The Big Enterprise Storage Lie

The storage industry has lived off the deception that a dual-controller design is the best architecture, but it won't be able to fool storage buyers much longer.

Jeramiah Dooley

December 16, 2015

4 Min Read
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Some days, the enterprise storage industry looks a lot like professional wrestling. It’s usually exciting, especially when people are foaming at the mouth and hitting each other with folding chairs. There’s action (acquisitions), drama (layoffs), comedy (IPOs) and misdirection (press releases), along with more compelling characters that you can count.

I've watched as storage consumers of all sizes, first on the service provider side, and now in the enterprise market, have finally started realizing what pro wrestling fans have always known: It’s all fake. They have spent years participating in a farce that wasn’t for their benefit, but at their expense, and 2016 is the year when storage buyers start pushing back.

The lie that sustains the existing storage market is simple: It’s that a dual controller design is the right architecture for storage at any layer in today’s marketplace.

Despite the simplicity and straightforward nature of the deception, it’s hidden behind many different layers of misdirection. Vendors argue over who has the best data reduction features, despite there being no appreciable difference in the math being used. Vendors argue over whether you should have all flash or some combination of media. They fight over disruptive upgrades,  the definition of “forklift,” and whether storage is managed as LUNs or volumes or VMs. They come off the top rope, elbows flying, when it comes to marketing, benchmarks, and block sizes, even though the vast majority of customers don’t care about any of it.

With all the noise being generated, you’d think these issues would be the battleground on which storage is being fought, but you’d be very wrong. After all, it’s easy to believe that all that action is real, when the actors are working so hard to deceive you.

Let me put it clearly: Anyone who tries to sell you a dual-controller array to be used as a platform to deliver storage services in 2016 is lying to you. Here’s what you need to know about a dual-controller architecture:

  • Does not provide the amount of computing resources necessary to compete in the race for more and better data services.

  • No ability to deal with the metadata avalanche that is being triggered by the explosion in NAND capacity.

  • Doesn't have the scalability to allow customers to drive meaningful and increasingly critical consolidation into their operational environments. What good does it do to rail against silos, only to have your storage product fit neatly inside of one?

  • Comes with it significant risk, especially during controller upgrades. Remember, it doesn’t matter whether the cost of the controllers is included in the support contract, because the vendor can’t put a pretty marketing program around the fact that there will be someone inside a data center rack, unplugging things and moving things around while all of the IO is being supported by a single controller that has no redundancy.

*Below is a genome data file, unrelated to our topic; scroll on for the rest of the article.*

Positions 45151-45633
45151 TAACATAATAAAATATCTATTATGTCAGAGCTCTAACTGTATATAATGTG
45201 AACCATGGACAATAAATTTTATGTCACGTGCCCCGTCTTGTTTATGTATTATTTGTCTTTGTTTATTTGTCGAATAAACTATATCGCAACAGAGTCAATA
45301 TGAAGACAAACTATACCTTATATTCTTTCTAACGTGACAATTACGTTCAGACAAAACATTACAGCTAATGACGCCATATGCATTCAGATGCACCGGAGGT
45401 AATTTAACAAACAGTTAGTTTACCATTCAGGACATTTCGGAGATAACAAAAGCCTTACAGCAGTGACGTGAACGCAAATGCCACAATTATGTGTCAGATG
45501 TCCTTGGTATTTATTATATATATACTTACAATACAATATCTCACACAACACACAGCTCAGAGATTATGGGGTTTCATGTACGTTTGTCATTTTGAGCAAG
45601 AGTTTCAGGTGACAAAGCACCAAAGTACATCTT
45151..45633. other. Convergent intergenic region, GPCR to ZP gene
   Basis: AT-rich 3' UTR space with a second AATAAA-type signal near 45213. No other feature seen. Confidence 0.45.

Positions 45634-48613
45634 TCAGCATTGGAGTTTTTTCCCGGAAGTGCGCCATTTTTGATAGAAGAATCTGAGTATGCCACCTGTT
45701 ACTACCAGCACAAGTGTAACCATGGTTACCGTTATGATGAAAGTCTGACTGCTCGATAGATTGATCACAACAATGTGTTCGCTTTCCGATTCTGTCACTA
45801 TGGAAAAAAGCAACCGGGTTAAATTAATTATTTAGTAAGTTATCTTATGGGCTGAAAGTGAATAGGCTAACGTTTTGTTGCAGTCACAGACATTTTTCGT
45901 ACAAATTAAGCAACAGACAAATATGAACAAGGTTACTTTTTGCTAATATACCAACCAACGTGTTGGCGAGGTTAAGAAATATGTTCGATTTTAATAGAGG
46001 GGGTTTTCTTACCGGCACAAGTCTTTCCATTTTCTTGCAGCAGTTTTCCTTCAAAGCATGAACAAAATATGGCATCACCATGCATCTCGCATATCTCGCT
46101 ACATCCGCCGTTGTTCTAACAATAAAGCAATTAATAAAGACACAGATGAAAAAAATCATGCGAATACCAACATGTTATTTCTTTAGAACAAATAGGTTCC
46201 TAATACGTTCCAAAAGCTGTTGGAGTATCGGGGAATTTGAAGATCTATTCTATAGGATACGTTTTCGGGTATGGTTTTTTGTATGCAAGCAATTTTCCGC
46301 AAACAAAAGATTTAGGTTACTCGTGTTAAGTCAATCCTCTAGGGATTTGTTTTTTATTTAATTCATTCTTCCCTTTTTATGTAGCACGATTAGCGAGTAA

• Cannot provide linear scale, even if you put lots of dual controller arrays side-by-side.

The lie used to cover up that last point is one of the most brazen. Think about it from a different perspective: Back in 2005, IT bought bespoke servers for every workload that was running in the data center. Some were large, some were small, but each formed an unmovable boundary for the two resources that the servers were there to provide: CPU and RAM. Because we couldn’t move workloads between servers, and couldn’t move resources from silo to silo, we ended up with a massively inefficient environment where customers had to overbuy and account for peak usage on every application they ran.

This was the status quo until server virtualization showed us a better way: What if we took those independent silos of CPU and RAM and created a scalable pool? What if we changed how we bought servers to account for this scale-out model of consumption? What if, once pooled, we allowed those resources to be allocated (into VMs) and guaranteed (reservations), and we gave customers the ability to balance running workloads across them (resource scheduling)?

IT organizations all over the world won this battle. They changed how vendors sold x86 servers, how the resources those servers contained were managed and how those resources were consumed, forever.

Unfortunately, no one ever looked at storage with the same critical eye. No one ever forced storage to change. After all, a storage array is just two resources as well, performance and capacity. Why is this? Is storage fundamentally different than compute? Is managing performance and compute harder than other resources? Or did we all just fall victim to a fantastic con? Did we see the lights and hear the entrance music and forget that it’s all an act and at the end of the day, we can decide what happens by voting with our wallets?

Don’t get me wrong, I love a good farce as much as the next person, but the show is almost over in storage. I can only imagine how angry longtime legacy storage customers will be when they find out the magnitude of the lie they’ve been sold.

About the Author(s)

Jeramiah Dooley

Jeramiah DooleyCloud Architect, SolidFire

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